Eveready Batteries
Eveready Batteries
  • Eveready Group
    Kestrel Wind TurbinesEcocellEveready South AfricaHouse of YorkEveready Lighting South Africa

Inspire a New Generation of Young Scientists with Eveready

Date : 23 June 2016

"Education is not the filling of a pail, but the lighting of a fire” ~ William Butler Yeats

 

The June/July school holidays are upon us and Eveready would like to encourage parents to use this opportunity to inspire their child to develop a passion and love for science through education, by conducting easy and fun experiments at home.

The Lemon Powered Clock

To start you off, we wanted to begin with an easy and fun experiment on how to make a lemon powered clock! This experiment is a great way to help your children understand batteries. How they work and what makes them stop working. Batteries are all around us, in our remote controls, toys, cars, flashlights and cell phones, yet most of us forget to educate our children on how they work.

The lemon powered clock is a simple type of electrical battery, which is commonly made for school science projects, because it illustrates a battery’s main components.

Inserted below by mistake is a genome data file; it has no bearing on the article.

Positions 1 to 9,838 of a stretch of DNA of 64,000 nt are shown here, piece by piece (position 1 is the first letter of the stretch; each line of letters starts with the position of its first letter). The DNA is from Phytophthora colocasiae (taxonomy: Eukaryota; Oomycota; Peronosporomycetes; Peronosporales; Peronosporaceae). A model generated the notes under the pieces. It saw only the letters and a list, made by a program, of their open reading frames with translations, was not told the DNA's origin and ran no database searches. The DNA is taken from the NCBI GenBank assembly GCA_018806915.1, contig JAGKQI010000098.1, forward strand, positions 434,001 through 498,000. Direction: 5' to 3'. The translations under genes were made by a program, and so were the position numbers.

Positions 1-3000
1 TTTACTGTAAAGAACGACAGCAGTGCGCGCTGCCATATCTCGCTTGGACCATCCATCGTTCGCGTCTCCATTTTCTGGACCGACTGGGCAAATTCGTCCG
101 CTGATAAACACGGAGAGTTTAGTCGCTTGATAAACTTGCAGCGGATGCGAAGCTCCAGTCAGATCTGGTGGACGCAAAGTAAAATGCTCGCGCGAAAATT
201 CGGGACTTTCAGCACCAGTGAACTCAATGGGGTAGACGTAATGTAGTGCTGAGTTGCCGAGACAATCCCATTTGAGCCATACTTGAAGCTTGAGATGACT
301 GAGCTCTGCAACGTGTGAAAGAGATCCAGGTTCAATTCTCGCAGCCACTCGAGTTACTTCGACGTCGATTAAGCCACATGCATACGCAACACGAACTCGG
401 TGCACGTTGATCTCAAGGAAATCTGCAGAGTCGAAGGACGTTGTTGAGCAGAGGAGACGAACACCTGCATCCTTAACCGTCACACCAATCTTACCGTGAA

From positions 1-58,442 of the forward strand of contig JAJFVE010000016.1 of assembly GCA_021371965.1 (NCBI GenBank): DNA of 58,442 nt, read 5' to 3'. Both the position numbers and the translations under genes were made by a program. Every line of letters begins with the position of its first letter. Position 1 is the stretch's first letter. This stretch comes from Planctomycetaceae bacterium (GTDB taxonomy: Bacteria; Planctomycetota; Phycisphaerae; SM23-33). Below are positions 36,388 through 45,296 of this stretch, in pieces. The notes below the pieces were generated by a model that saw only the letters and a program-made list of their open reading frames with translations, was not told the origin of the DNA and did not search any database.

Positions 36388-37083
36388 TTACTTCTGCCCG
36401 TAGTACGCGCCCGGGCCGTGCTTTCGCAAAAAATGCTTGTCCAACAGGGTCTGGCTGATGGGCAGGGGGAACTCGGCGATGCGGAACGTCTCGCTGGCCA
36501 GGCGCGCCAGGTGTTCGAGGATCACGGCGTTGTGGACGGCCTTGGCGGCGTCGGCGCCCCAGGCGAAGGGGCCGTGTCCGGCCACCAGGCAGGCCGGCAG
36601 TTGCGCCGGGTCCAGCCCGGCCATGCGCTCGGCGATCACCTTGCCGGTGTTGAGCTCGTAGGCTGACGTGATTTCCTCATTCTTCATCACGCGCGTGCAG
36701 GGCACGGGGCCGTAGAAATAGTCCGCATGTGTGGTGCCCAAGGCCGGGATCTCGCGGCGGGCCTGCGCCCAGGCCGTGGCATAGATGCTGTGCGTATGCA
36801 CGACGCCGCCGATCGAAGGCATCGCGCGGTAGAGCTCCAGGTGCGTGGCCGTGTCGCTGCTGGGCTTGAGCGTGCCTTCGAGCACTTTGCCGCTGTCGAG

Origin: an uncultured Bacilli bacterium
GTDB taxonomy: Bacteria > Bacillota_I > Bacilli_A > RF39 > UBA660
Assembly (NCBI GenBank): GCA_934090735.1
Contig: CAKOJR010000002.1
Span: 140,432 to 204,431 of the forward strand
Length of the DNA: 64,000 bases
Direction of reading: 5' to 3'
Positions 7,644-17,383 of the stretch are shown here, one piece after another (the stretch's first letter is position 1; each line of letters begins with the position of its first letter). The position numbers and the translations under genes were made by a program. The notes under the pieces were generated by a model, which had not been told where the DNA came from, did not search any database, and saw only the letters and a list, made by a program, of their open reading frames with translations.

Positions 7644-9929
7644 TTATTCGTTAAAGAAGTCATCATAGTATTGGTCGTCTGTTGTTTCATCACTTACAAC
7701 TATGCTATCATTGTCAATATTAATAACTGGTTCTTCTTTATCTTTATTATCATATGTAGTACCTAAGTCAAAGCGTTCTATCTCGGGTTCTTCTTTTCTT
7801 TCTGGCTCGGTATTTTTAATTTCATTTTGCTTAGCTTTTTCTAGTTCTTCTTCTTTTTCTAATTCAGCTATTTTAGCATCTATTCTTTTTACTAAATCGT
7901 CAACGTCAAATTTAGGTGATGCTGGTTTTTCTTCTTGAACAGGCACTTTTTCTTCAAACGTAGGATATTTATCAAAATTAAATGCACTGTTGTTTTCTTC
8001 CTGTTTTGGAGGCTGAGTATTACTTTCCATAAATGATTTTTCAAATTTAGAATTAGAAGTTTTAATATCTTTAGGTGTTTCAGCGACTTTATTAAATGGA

Below is an easy to follow step by step process, from the Boys’ Life Magazine, on how to make your very own digital clock powered by lemons!

Materials and Equipment Needed:

  • 2 ripe lemons
  • Low voltage digital clock (Use a clock that takes one AA battery or a 1.5-volt button cell battery. One AA battery has about 1.5 volts of energy. Two lemons should produce about 1.5 volts).
  • 2 copper pennies
  • 38” length of copper wire
  • 2 galvanised nails (Galvanised nails are coated with zinc).
  • Knife
  • Scissors

 

 

 

 

 

 

 

 

 

The Process:

 

  • Roll the lemons on a hard surface to loosen the pulp. This will make the lemons juicy and help the electrons move through the lemons.

 

 

  • Wrap one end of a wire around a penny and the other around the end of a nail. (these will be used to connect the lemons together. Connecting lemons with metal wires adds voltage from each lemon. The more lemons you connect together, the higher the voltage).

 

 

  • Connect a second wire to a penny and leave the other end bare.

 

 

  • Wrap the third wire around a nail and leave the other end bare.

 

 

  • Cut a slit in each lemon just large enough to insert the pennies. Insert the pennies and nails. (make sure the copper wire has good contact with both the pennies and nails, and make sure the pennies and the nails make good contact with the lemon pulp and juice).

 

 

  • Remove the battery from the clock and touch the wires to the positive and negative terminals in the clock. If your clock doesn’t work, try switching the wires.

 

This is only one of the many science experiments, which are easy to do, do not require much time and are educational and fun, for you to do with your children. Eveready would like to encourage parents to make a thoughtful effort, during their child’s early years, as they are in a unique position to help their children develop learning and thinking skills. It does not matter what type of experiment you explore with your child, as long as their mind is stimulated in a positive and creative environment.